Opinions & Features Workshop (Oct 26th)

Photo by David Moll

Athlete Profile: Haley Acton

By Michael William Fridfinnson, August 5 2021—

This is Michael William Fridfinnson and I’m passionate about women’s sports. I believe that they deserve the same level of recognition and respect as men because they work as hard —  sometimes harder —  than men do.   

So when I had the opportunity to interview Haley Acton, the captain of the University of Calgary’s Women’s Softball team, I was excited. Haley is doing her practicum at the Developmental Disabilities Resource Centre of Calgary and that is how I met her. She is in her fifth and final year and is studying Community Rehabilitation and Disability Studies with a minor in Sociology. 

Acton has been playing softball for 18 years. 

“There were seven rookies in my rookie year and I’m the last one. I’m the only one that made it to year five,” said Acton.   

Acton attends training camp during the summer and can practice up to five or six hours a day.  During the regular season — from September to Thanksgiving — she has two or three practices a week, for five to six hours a day. 

“We do an on-field defensive practice, which is two hours and then we go to the batting cages for another two hours on a separate night to focus on hitting and conditioning as well. Then, pitchers sometimes throw extra during the week, if we need,” Acton explained.   

The winter practices vary because the team is not playing games. Acton says they just try to maintain their skills and stay in shape, so the team practices for only a couple of hours every week. Pitchers — like Acton — and catchers also practice on Saturdays. Other team members can drop in as well.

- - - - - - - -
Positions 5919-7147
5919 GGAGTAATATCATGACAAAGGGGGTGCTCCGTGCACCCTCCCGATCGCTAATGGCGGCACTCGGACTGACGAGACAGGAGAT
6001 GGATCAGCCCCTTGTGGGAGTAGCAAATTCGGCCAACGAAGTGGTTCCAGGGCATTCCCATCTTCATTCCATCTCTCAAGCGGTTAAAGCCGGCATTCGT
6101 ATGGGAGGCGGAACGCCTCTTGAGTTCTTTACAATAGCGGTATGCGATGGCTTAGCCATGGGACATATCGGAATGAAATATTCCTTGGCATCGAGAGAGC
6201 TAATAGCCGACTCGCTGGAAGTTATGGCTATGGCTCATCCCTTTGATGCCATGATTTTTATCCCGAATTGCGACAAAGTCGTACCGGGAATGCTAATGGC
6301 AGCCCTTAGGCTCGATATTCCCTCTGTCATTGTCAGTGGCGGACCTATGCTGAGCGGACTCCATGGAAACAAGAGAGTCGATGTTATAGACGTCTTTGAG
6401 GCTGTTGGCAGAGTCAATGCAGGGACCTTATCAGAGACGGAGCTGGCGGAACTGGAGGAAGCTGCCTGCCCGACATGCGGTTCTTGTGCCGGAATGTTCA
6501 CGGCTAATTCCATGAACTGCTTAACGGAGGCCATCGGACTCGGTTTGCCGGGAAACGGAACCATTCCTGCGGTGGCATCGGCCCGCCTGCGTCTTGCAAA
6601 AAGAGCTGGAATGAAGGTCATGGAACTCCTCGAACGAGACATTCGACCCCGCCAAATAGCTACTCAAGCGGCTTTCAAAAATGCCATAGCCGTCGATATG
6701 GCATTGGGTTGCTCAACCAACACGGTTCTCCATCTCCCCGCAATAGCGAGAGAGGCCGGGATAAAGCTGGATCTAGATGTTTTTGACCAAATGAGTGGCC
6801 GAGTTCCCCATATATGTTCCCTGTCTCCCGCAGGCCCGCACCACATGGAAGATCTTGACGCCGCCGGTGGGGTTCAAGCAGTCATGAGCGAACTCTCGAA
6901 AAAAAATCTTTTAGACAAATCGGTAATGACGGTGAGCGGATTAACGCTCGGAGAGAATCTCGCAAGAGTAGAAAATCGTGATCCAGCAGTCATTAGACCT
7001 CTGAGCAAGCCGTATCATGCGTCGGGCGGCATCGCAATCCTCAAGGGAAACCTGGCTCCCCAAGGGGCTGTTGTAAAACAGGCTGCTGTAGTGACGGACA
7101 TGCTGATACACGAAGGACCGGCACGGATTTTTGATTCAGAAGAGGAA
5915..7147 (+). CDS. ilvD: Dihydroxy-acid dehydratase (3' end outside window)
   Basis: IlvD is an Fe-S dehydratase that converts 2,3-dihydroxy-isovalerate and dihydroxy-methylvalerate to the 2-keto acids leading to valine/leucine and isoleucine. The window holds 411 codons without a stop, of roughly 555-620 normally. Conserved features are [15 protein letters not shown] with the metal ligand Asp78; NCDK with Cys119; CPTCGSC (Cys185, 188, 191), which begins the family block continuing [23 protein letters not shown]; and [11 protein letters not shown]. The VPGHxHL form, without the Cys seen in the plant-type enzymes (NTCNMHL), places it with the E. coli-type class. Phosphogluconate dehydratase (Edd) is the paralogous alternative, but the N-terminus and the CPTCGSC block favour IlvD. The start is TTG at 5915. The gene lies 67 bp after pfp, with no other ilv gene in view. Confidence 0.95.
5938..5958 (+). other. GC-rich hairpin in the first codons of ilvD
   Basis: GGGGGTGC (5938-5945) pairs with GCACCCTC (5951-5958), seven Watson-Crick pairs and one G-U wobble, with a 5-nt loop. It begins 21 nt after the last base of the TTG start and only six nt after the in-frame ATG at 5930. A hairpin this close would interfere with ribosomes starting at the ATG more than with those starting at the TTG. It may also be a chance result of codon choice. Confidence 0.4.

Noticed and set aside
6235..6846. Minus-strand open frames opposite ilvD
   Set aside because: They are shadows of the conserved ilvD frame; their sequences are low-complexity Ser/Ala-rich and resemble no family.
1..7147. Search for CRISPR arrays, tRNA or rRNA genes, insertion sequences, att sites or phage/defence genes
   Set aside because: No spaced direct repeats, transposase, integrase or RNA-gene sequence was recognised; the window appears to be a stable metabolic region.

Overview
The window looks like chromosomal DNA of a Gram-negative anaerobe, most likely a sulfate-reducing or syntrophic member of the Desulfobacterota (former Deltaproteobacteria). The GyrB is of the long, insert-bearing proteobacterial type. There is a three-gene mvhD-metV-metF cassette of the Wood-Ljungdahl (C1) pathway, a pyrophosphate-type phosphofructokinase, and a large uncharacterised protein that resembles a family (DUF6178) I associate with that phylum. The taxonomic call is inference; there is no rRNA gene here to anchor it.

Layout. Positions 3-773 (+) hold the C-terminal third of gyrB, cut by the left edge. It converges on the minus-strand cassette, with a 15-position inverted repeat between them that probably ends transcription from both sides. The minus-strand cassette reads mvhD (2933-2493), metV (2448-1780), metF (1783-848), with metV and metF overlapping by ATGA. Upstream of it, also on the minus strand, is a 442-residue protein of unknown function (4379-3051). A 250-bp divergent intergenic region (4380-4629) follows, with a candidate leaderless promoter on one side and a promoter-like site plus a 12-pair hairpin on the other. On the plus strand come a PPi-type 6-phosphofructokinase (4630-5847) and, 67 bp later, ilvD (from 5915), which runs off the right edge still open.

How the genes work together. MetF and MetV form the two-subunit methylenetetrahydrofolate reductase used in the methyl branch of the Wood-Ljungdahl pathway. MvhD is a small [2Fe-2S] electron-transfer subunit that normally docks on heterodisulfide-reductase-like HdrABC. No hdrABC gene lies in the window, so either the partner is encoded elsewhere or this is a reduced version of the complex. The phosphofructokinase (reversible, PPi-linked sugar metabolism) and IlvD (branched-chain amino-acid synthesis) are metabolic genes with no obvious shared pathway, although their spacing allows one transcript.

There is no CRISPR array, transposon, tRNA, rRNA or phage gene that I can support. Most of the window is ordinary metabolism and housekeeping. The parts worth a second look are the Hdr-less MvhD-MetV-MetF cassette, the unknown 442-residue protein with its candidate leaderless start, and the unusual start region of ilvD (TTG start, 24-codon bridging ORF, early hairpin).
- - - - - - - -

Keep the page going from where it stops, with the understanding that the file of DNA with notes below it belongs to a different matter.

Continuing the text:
She called herself a “strike-out pitcher,” saying she is most effective when throwing hard. However, everything stopped when the pandemic started and athletes had to be more creative to stay in course. They were able to do exhibition games while following pandemic restrictions according to the Alberta guidelines, but Acton was disappointed not to have a full season. 

When they do practice, Acton and her team’s main practice field is an outdoor location called the Industrial Diamond in Northeast Calgary. The team also practices at Shouldice Park in the Northwest and near the university at McMahon Stadium where there is a dome with a turf and full cages.   

Acton wasn’t always interested in playing softball. She played many other sports in the past, but she felt awkward, especially because she was often compared to her twin sister who was naturally more athletic. Acton tried softball and she found it more enjoyable than other sports. But, she felt at times she needed more of a challenge. Her dad suggested she train as a pitcher so that she’d be involved in every single game and she liked it. That is still true today. 

“I feel really important while I’m in the circle […]. I’ve never been scared of the pressure […] in the last minute, when it’s do or die,” she said. “I always want to be the person to have to make the play or get the strike out, or get the big hit at the end to win.”

Acton liked other sports growing up, including hockey which she played for 11 years. They were fun for her and she could play with her friends, but she “just really loved [softball].”  

Once she began playing softball at the U of C, she started enjoying it more and more because she could meet people and learn new perspectives every time.

“It was a great way for me to make friends and kind of get out there,” said Acton, who came from Saskatchewan to play ball. She found this opportunity was a nice way to meet new people that she otherwise wouldn’t have met. 

As well, another favorite thing of Acton’s about being part of the team is the coaches.

“My coaches have all been really great […]. And winning — winning is fun!” 

In the future, Acton plans to become a coach and would like to travel when not playing. In her free time, she does DIY home improvement projects, such as refinishing a dresser and painting her house.  

Acton is a true inspiration to many people, including young women who would like to pursue different sports as a career. She believes that staying fast and strong, as well as more practice and willingness are key to succeeding in sports. 

It was fantastic to meet Haley! 


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